Kuta (Lombok)

After our grueling expedition on the Rinjani volcano, we were overdue for some beach-time! We had heard about the south of Lombok’s quiet, pristine white beaches, and it took little convincing for our American trekking companions, Brook and TJ, to decide to tag along! We shared a private car from Senaru to Kuta (350 thRupis). Most of the 5-6 hour ride was spent talking or fantasizing about the shower we would have, and food we would eat on arrival.


After checking into our guesthouses and adressing our dire hygiene situation, we headed for the only ‘Raggae Bar’ in town. Here, we treated ourselves to the greasiest burgers immaginable and tasted all the cocktails on the menu. We enjoyed the music, the bonfire, and eachother’s company, as we reveled in good vibes from our shared accomplishment. A solo-English traveler scooted over to talk to us, and was disaproving of our food choices: ‘I only eat local dishes! Indonesian food is so cheap and delicious!’, he surmoned. The thing about Indonesian food is: portions are tiny, and the further east one travels, the less variety in the menus, as there are few imported goods. Plus we needed to re-stock on calories after our trek!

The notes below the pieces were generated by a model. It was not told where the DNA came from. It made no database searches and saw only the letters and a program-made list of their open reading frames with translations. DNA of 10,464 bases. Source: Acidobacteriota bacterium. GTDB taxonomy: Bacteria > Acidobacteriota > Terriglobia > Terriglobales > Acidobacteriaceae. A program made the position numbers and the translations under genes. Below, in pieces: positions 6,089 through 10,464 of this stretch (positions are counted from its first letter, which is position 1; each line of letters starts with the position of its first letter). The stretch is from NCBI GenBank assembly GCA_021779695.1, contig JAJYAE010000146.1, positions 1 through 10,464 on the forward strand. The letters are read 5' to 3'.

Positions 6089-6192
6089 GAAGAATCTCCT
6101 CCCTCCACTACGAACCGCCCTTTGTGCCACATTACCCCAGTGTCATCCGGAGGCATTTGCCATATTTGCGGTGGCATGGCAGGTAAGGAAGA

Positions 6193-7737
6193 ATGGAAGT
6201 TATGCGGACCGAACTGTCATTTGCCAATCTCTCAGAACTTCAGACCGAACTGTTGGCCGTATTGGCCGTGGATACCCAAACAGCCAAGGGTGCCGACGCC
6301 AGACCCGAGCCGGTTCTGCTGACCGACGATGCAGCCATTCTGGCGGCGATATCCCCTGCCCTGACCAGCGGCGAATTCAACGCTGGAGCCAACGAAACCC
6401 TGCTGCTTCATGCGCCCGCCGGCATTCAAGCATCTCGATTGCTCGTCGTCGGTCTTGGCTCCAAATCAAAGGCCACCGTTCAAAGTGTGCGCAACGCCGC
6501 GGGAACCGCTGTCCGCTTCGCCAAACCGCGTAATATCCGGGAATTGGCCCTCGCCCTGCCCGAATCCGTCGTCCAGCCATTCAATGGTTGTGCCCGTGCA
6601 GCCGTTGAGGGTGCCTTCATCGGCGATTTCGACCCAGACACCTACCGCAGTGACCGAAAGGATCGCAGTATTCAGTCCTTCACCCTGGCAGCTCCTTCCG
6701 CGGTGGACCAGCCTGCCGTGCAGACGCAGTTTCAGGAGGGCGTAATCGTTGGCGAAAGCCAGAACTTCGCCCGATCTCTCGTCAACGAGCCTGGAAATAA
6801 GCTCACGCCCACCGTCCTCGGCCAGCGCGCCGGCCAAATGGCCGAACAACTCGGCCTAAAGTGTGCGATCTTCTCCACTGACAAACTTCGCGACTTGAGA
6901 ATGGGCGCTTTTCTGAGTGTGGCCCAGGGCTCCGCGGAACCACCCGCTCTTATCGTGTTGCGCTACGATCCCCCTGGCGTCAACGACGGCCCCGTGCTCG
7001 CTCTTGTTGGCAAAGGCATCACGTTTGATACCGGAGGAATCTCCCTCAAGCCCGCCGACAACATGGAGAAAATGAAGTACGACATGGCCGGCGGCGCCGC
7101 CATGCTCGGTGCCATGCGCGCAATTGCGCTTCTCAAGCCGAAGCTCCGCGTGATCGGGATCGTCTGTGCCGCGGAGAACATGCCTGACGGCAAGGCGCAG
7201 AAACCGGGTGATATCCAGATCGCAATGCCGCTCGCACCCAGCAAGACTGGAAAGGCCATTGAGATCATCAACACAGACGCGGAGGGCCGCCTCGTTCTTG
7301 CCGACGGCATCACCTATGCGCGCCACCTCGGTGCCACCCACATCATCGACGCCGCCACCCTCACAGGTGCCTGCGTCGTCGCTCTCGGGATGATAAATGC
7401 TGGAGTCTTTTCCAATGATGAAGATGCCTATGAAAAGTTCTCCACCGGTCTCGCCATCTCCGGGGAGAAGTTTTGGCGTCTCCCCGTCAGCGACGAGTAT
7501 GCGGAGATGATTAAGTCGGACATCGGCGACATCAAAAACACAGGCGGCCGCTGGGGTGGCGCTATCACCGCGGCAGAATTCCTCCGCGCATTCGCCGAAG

The next day we did absolutely nothing, a rare occurance. We litteraly did not leave our room, enjoying the view of the garden from our deck chair, and nursing our stiff muscles.